“I remember, because I study this topic, that the first demonstration in 2015, in March, President Dilma went on television to tell us that we have democratic demonstrations here, when several scenes of posters, postcards with signs were already shown. [com pedidos] military intervention,” he recalls.

“That’s where the power of the president is, which should have been stopped by the ministers of justice, not demonstrations, because not everyone who walked showed these intervention posters, and those who did should be punished immediately. I think that the government did not know how to read, did not know how to interpret the political situation and did not act with due constitutional and legal rigor in relation to what was being distributed in the country.”

This framework created the conditions for the election of Bolsonaro, who already in 2018 gave a lot of space in his campaign to value the army and militarism. “As a result, today we have more soldiers in the first and second level positions than we had during the military dictatorship,” he emphasizes.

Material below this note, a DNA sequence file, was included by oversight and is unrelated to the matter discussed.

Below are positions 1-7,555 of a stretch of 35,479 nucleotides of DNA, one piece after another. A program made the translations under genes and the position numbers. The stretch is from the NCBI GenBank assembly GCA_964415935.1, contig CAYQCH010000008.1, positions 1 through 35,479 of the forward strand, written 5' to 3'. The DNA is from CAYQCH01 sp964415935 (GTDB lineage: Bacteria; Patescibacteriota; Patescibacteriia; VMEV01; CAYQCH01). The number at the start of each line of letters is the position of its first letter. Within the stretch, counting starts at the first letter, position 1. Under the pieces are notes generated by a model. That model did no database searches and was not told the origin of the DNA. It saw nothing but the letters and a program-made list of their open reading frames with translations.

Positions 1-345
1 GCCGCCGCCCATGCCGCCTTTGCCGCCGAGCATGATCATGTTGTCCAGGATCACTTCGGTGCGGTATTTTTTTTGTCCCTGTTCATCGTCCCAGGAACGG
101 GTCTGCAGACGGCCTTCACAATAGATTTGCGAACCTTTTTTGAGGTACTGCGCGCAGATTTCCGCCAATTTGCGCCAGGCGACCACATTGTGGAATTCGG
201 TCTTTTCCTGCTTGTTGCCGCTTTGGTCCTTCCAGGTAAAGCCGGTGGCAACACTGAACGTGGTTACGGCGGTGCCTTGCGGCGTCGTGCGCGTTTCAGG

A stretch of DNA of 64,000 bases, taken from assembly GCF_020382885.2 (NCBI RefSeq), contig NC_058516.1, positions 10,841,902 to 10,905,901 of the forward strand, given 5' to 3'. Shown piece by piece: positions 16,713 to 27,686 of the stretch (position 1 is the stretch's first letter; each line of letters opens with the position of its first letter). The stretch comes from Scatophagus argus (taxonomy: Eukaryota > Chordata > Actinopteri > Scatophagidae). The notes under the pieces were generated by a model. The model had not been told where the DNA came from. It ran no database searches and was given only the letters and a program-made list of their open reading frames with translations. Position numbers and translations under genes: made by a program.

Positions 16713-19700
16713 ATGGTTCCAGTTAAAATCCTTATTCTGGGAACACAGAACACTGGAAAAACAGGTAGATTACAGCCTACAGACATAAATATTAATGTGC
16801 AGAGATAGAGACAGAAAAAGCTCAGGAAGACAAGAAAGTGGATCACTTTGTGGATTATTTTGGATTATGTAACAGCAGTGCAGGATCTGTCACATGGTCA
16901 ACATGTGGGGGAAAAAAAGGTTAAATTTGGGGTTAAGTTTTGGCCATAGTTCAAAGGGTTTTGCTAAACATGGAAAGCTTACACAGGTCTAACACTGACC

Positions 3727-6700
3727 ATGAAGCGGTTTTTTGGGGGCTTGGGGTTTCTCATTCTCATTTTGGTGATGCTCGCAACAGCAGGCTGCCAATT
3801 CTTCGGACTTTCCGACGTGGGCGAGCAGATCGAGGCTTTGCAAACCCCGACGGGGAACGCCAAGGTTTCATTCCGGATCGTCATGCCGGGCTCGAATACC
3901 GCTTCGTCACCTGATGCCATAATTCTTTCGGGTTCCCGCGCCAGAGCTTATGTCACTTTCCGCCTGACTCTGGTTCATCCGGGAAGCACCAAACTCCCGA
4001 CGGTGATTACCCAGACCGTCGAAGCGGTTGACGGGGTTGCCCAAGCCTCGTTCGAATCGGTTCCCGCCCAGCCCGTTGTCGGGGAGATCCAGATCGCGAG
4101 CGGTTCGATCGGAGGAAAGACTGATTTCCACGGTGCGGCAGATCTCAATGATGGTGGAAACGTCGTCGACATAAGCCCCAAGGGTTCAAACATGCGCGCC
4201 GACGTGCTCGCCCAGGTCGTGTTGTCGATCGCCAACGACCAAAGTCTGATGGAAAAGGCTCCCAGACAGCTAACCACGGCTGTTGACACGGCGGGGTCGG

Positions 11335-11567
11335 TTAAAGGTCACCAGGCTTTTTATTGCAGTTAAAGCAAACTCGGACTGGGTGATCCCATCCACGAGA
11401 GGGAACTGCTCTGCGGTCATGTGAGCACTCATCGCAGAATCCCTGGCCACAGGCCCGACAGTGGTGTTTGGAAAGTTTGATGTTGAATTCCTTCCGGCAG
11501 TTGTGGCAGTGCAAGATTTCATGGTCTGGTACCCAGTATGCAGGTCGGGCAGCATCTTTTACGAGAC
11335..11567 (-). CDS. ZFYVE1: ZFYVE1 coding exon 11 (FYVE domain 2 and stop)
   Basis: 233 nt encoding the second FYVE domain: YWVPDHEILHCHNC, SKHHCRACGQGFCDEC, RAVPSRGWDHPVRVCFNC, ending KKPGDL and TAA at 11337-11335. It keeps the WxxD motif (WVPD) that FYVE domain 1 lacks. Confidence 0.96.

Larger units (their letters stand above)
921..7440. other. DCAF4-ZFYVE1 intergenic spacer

Editing: Talita Pires

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Editora Fórum publishes the book “Political Control of Constitutional Reform”

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Editora Fórum publishes the book "Political Control of Constitutional Reform"

Forum Publisher starts work”Political control of constitutional reform“, author Barbara Broom Neri. The book goes beyond the general discussion of judicial control and directs its analysis, critique and proposals for political control of constitutional reform with a contribution to the role of the National Congress as the guarantor of the legitimacy of the Constitution.